Have an performance cooling question?
Is there a nagging technical issue causing you problems? We have your answer. We’ve assembled a collection of the more common intercooler related questions covering a wide variety of topics. However, if you don’t find your question answered below, feel free to contact us and we will be glad to answer any questions you may have on intercooler theory, design and production.
- What is the purpose and/or advantage of an intercooler?
- How does the intercooler affect the power output of the engine?
- Is some intercooling better than no intercooling?
- Are there varying styles of intercoolers?
- How can an air-to-air intercooler be more efficient than a water based intercooler?
- What are the relative merits of an air or water-cooled intercooler and which would suit my purposes best?
- What factors are considered in configuring an intercooler?
- Does one style core cool better than another?
- What are the variations in core construction used in intercoolers?
- What are the differences between short tubes and long tubes?
- Does the length of the tube affect efficiency?
- What factors affect efficiency of an Air-to-Air Intercooler?
- Are there any improvements that can be made to the system for improved efficiency?
- What ranges of efficiency can be expected from an intercooler?
- How does one measure the efficiency of the intercooler?
- What factors affect the pressure or flow loss?
- What ranges of pressure loss can be expected? And what is acceptable?
- Does one core style offer less restriction than another?
- What is flow loss thru an intercooler?
- How/why is the flow loss significant?
- Can an intercooler fail? If so, what are the failure modes?
- Is there a boost pressure limit for intercoolers?
- What is the importance of a leak in an intercooler?
- How can an intercooler be protected from corrosion?
- Can an intercooler be painted?
- Can an intercooler be repaired?
- Is there a maintenance regimen for an intercooler?
- What is a life span of an intercooler?
- Does an intercooler carry a warranty?
Q: What is the purpose and/or advantage of an intercooler?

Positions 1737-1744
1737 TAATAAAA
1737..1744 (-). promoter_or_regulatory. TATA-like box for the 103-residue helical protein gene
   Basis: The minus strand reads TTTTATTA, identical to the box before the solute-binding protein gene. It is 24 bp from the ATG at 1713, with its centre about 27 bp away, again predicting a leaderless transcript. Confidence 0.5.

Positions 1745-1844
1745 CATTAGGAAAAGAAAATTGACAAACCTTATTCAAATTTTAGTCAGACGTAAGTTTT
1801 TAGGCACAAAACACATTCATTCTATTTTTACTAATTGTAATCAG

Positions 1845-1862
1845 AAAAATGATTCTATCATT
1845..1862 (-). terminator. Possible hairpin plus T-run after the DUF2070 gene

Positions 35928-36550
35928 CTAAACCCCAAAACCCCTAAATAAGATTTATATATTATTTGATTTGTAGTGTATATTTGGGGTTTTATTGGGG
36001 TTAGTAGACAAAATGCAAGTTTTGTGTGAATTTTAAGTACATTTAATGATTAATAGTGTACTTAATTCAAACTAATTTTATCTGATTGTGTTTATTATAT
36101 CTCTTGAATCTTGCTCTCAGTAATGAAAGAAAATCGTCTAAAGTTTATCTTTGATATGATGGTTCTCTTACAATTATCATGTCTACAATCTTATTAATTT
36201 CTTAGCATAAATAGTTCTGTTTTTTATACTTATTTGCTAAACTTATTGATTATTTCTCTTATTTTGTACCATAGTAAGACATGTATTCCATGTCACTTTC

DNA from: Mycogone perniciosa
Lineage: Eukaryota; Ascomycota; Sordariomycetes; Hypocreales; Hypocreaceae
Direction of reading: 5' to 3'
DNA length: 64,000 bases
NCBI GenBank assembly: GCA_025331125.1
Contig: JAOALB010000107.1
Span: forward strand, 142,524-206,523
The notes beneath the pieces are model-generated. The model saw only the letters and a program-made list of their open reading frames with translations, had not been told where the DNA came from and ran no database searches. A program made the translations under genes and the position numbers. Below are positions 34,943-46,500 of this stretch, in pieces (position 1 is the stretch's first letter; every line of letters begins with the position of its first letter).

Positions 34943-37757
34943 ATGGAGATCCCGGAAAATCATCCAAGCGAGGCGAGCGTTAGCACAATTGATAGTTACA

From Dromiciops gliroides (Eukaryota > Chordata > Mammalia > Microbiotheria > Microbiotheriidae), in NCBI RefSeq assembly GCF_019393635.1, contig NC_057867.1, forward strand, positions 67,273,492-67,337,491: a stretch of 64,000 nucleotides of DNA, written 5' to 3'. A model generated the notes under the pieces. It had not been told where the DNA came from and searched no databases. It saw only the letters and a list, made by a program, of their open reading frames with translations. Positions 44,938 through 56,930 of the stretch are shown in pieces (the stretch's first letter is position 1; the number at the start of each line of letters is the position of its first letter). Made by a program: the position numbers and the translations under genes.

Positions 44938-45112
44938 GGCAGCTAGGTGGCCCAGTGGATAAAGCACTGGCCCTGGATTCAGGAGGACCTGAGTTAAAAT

The purpose of the intercooler is to remove the heat in the air charge that the turbo/supercharger puts into the charge when compressing it. There are two advantages: Reducing the heat in the air charge increases the charge density (more molecules of air per cubic foot), thus increasing the potential for making more power. Reducing the heat decreases the tendency of the combustion process to knock (detonation).
Q: How does the intercooler affect the power output of the engine?
Power is dependent on the density of the air charge. By decreasing the temperature the intercooler increases air charge density, therefore, the power is increased. Typically, the magnitude of the increase will be between 10 and 20% for the average (street) boost pressures.
Q: Is some intercooling better than no intercooling?
No. It depends on the design of the intercooler, and there are two factors involved; efficiency (how much heat is removed) and the flow restriction (lost pressure) created by the presence of the intercooler. Regardless of the efficiency, if too much pressure is lost, then the intercooler is either useless or can actually decrease performance.
Q: Are there varying styles of intercoolers?
Yes, two basic styles: Air-to-Water, whereby the Charge-Air is cooled by Water, and Air-to-Air, whereby the Charge-Air is cooled by (ambient) Air.
Q: How can an air-to-air intercooler be more efficient than a water based intercooler?